He goes on to detail a handful of these strategies, including the use of different tax identification numbers, which could be used to conceal the improper trading from the mutual funds.
Between May and September of last year, approximately 99 per cent of Canary's trades through Security Trust were made after the 4 p.m. deadline, and 82 per cent were sent in between 6 p.m. and 9 p.m.
Market timing, as opposed to late trading, is not illegal, but is often prohibited by major mutual fund companies. Market timers make frequent short-term trades in a mutual fund, hoping to cash in on minor discrepancies between the posted price of a mutual fund and the actual assets owned by the fund. The "in and out" trading can raise administrative costs and hurt returns to investors, regulators claim.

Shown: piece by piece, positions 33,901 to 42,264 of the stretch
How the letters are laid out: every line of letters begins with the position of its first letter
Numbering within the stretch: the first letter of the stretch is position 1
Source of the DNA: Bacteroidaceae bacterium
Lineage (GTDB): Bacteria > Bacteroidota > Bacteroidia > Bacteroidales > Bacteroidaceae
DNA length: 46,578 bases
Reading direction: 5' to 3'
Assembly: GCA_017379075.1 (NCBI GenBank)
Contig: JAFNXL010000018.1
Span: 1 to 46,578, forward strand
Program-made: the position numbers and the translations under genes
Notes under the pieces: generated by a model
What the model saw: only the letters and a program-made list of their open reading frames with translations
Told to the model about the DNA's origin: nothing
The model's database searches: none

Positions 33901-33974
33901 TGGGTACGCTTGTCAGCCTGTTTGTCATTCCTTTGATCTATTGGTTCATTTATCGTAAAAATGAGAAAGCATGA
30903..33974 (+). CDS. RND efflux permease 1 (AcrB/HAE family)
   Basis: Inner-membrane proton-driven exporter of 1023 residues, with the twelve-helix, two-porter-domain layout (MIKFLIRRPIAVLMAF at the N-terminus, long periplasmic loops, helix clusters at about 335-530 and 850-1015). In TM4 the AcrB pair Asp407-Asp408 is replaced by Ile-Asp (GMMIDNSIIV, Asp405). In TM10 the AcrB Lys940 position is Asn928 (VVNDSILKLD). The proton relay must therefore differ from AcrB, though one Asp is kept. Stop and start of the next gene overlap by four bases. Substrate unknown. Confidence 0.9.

The SEC and Mr. Spitzer filed suits against Security Trust and three of its former executives in November, accusing them of participating in fraudulent late-trading and market-timing "schemes" orchestrated by a number of hedge funds.
Mr. Flynn, who is said to have begun his career with CIBC in 1991at the bank's Toronto office, is one of a handful of traders that has left the bank's U.S. operations in the past two months. All of them had ties to CIBC's hedge fund financing business, which has been scaled down in light of the recent controversy. CIBC said it no longer backs hedge fund companies that employ market-timing tactics.
A spokesman for the SEC declined to comment, but acknowledged they are also continuing their probe.
The news did not seem to bother investors. CIBC's shares slipped only modestly on the Toronto Stock Exchange yesterday, dropping 13 cents to $67.23.